The timing may have been coincidental, but the fact that both old media stalwart The New York Times and new tech giant YouTube today both voiced their commitment to virtual reality signals that the new form of storytelling is entering the mainstream.
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The technology is new enough that The New York Times had to explain to its readers/viewers how to watch, a mark of how far virtual reality still needs to go in order to become consumed by the masses. “Today, The New York Times takes a step into virtual reality,” the newspaper announced today. “NYT VR is a mobile app that can be used — along with your headphones and optionally a cardboard viewing device — to simulate richly immersive scenes from across the globe.”
The story went on to explain that If you have an iPhone, you can find the NYT VR app in the App Store and that for Androids, you can download the app from Google Play. Or you can buy a Cardboard viewer here. This weekend, subscribers to the Sunday NYT print edition will receive Cardboard VR viewers in the mail.
“This new filmmaking technology enables an uncanny feeling of connection with people whose lives are far from our own,” writes Jake Silverstein, editor of the magazine.
Certainly, immersive documentaries help to create a feeling of empathy given that viewers literally feel as if they’re right there.
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In its own announcement on the company blog, YouTube also explains what virtual reality is, what viewers could gain from it and how to watch it.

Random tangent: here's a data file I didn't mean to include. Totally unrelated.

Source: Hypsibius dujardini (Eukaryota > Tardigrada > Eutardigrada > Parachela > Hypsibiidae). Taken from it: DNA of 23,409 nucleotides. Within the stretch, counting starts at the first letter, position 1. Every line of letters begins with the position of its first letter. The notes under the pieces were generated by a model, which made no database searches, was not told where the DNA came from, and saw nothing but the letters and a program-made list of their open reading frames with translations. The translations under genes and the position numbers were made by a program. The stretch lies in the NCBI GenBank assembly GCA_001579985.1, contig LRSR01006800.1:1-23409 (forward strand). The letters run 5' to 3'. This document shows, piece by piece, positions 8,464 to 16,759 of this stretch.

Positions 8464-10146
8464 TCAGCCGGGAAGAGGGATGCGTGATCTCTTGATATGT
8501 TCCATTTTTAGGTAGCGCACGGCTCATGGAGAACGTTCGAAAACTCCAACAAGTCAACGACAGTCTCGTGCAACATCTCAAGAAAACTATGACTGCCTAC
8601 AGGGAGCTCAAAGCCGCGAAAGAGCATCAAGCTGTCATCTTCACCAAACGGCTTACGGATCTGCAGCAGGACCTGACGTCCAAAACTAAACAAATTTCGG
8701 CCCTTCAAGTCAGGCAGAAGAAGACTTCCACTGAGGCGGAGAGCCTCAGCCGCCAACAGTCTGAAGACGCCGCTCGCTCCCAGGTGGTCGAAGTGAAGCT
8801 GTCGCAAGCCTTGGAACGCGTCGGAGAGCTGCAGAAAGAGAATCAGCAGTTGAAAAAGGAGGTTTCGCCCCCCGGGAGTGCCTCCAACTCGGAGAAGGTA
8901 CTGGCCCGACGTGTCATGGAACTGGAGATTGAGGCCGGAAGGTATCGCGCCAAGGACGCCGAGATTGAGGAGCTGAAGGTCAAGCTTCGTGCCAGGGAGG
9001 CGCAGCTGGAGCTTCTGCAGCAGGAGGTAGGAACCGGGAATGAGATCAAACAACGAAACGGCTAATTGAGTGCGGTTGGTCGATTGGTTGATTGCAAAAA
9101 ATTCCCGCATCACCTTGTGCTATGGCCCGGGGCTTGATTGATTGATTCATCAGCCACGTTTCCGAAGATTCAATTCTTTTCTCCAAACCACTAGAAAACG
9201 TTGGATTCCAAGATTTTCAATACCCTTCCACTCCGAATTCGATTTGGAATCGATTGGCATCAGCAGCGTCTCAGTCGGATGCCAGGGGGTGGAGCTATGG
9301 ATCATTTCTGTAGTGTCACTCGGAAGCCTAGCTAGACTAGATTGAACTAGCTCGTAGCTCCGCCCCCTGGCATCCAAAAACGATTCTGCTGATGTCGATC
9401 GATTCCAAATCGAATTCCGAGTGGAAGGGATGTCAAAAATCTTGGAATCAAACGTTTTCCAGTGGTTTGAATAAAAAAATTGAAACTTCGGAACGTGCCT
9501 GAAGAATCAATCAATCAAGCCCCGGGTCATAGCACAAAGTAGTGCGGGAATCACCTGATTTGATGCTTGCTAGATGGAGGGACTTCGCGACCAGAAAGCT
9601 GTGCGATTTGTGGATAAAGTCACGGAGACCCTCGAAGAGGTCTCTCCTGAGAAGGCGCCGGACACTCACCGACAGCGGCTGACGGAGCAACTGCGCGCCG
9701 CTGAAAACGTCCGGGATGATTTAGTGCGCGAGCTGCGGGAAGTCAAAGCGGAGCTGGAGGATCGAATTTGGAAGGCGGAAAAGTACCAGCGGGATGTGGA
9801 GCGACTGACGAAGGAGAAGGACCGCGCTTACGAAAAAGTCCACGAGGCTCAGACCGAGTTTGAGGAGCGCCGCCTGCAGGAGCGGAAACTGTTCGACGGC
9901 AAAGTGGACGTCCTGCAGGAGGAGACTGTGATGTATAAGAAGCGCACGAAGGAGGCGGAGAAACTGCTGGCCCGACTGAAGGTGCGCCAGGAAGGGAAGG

“Virtual reality (VR) makes the experience of being there even more awesome and immersive, so today we’re bringing two new VR features to YouTube’s Android app. All you need is your current phone, and a Google Cardboard viewer,” according to the YouTube blog.
YouTube now supports VR video, which the company describes as “a brand new kind of video that makes you feel like you’re actually there…VR video gives you a sense of depth as you look around in every direction.”
The company created a VR video playlist so audiences can experience it for themselves (if they can figure out how). Given that YouTube is owned by Google, which produces Google Cardboard, they’ve got an incentive to push VR content. YouTube also announced that users can now watch any video using Google Cardboard, and “experience a kind of virtual movie theater.” If users select the new “Cardboard” option from the watch page menu and their phone into the viewer, they can watch in VR. “You’ll now have the largest VR content library right at your fingertips,” promises YouTube.
Meanwhile, virtual reality storytelling is already catching on in the indie film world though it’s unclear if Virtual Reality could change filmmaking.
Certainly, VR is gaining momentum. Yesterday Sundance announced that it has partnered with virtual reality company Jaunt Studios to create the Sundance Institute New Frontier, a new residency program which will focus on telling cinematic, narrative stories in a virtual reality setting. On the TV side, Netflix and Hulu separately announced plans to launch new virtual reality apps.
But are audiences clamoring to watch virtual reality content? Clearly, all of these media companies believe there’s a demand. Only time will tell if they’re right.
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